China's economy, the world's fourth-largest, is likely to grow 10.5 percent this year and slow only marginally next year, state media said Wednesday, citing the main government think tank.
The expected growth in the Chinese economy, up from 10.2 percent recorded last year, is underpinned by strong growth in exports, the Chinese Academy of Social Sciences said according to the Xinhua News Agency.
"Oversupply in some industries has forced producers to seek bigger overseas market shares," Xinhua said, citing the think tank.
It suggested that China further reform its foreign exchange rate system and overhaul its tax rebate system to check the growth of it exports.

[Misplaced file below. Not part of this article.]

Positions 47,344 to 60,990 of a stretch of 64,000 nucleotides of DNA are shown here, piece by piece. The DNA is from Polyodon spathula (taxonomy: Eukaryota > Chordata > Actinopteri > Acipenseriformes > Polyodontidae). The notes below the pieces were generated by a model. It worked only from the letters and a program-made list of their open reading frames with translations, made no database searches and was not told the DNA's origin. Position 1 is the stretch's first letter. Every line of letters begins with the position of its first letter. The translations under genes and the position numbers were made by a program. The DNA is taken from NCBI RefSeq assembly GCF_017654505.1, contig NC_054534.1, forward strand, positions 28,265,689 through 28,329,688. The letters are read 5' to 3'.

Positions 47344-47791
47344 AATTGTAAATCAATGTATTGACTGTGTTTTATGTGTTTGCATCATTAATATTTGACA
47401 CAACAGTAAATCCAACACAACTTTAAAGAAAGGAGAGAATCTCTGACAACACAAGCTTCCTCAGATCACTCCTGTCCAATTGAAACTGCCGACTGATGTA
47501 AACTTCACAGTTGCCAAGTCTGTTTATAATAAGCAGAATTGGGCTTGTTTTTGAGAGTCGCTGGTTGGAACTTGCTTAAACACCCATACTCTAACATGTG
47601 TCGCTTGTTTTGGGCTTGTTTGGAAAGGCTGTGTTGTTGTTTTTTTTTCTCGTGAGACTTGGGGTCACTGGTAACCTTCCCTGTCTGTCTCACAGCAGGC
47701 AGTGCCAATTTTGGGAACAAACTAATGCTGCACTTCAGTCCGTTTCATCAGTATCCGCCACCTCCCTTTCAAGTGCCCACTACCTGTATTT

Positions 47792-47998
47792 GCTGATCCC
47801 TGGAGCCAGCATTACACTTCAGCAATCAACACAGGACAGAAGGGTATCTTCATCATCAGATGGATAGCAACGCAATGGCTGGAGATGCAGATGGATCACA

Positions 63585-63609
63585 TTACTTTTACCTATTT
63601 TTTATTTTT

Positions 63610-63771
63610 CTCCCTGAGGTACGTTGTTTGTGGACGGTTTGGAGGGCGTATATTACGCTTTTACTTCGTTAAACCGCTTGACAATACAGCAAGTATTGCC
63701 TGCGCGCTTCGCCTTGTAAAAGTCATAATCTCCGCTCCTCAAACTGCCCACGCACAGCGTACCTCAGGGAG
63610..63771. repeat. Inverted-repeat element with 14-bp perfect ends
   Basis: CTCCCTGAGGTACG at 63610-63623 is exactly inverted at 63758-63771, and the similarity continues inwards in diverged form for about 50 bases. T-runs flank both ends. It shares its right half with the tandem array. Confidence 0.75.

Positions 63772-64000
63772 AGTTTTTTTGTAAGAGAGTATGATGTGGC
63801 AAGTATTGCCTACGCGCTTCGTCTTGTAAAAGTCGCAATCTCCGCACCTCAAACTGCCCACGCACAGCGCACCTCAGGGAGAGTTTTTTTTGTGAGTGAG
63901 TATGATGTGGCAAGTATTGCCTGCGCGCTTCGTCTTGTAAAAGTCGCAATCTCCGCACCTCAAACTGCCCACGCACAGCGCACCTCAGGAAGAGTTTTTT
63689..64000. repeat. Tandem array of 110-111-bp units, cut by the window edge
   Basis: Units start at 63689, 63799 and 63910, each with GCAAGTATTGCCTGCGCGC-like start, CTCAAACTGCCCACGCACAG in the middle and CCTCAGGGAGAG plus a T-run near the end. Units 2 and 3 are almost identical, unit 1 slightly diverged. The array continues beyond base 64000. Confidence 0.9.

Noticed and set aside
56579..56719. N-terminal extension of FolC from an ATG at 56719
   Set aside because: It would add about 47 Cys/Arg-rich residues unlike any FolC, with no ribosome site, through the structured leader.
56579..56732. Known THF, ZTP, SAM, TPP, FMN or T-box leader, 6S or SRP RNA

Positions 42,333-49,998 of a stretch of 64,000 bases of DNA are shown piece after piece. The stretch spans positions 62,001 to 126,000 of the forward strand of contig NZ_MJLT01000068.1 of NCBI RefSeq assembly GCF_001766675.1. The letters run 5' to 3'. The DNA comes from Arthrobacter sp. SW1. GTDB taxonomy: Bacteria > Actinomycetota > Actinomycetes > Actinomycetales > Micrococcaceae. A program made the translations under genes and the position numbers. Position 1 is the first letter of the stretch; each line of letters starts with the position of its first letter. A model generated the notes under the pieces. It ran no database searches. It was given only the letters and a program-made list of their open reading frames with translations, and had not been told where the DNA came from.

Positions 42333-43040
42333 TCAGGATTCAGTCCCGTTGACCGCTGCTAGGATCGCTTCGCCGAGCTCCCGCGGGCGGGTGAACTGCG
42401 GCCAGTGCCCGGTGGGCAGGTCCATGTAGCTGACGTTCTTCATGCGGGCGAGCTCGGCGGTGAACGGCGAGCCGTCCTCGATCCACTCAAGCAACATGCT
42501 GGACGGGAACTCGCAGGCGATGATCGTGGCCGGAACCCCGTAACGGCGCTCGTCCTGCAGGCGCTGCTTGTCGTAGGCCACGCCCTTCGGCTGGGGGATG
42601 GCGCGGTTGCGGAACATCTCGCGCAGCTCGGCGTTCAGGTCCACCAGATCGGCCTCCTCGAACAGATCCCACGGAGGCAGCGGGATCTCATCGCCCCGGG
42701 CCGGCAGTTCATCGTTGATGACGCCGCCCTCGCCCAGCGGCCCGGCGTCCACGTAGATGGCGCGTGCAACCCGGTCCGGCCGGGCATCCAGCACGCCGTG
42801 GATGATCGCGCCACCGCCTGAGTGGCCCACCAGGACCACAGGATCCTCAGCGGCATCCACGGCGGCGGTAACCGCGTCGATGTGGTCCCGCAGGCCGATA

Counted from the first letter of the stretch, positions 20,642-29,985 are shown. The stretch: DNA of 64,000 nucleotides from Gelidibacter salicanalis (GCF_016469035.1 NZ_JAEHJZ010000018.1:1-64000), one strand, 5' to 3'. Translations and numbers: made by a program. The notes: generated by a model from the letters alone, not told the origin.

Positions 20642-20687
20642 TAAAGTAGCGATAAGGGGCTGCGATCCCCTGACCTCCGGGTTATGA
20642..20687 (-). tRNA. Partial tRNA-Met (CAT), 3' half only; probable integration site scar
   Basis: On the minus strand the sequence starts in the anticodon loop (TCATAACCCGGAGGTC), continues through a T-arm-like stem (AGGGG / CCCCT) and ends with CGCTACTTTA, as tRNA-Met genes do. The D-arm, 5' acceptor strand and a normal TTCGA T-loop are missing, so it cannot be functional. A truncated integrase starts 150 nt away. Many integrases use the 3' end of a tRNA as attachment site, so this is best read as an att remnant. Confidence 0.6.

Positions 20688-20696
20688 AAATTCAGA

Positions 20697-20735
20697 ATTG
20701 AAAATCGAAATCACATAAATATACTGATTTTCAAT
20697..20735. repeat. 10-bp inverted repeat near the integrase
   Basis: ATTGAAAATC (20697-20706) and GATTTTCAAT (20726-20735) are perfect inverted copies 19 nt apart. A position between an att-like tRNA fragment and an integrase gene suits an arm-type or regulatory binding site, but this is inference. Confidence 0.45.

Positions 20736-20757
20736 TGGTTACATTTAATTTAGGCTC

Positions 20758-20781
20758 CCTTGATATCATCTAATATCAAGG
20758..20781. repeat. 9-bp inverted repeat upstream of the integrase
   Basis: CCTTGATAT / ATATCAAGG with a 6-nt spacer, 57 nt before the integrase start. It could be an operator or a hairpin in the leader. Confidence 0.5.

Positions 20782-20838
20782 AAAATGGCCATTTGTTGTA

The 10.5 percent forecast, identical to a forecast for 2006 growth announced last month by the central bank's research arm, far outstrips an eight-percent target made public by the government early this year.
The think tank said in a report that the growth rate would slow to 10.1 percent in 2007, which was still, however, likely to give the country the title of the world's fastest growing major economy.
China's economy grew 11.3 percent year-on-year in the second quarter of the year and 10.9 percent for the first six months, spurring the government to step up cooling efforts with measures such as interest rate hikes.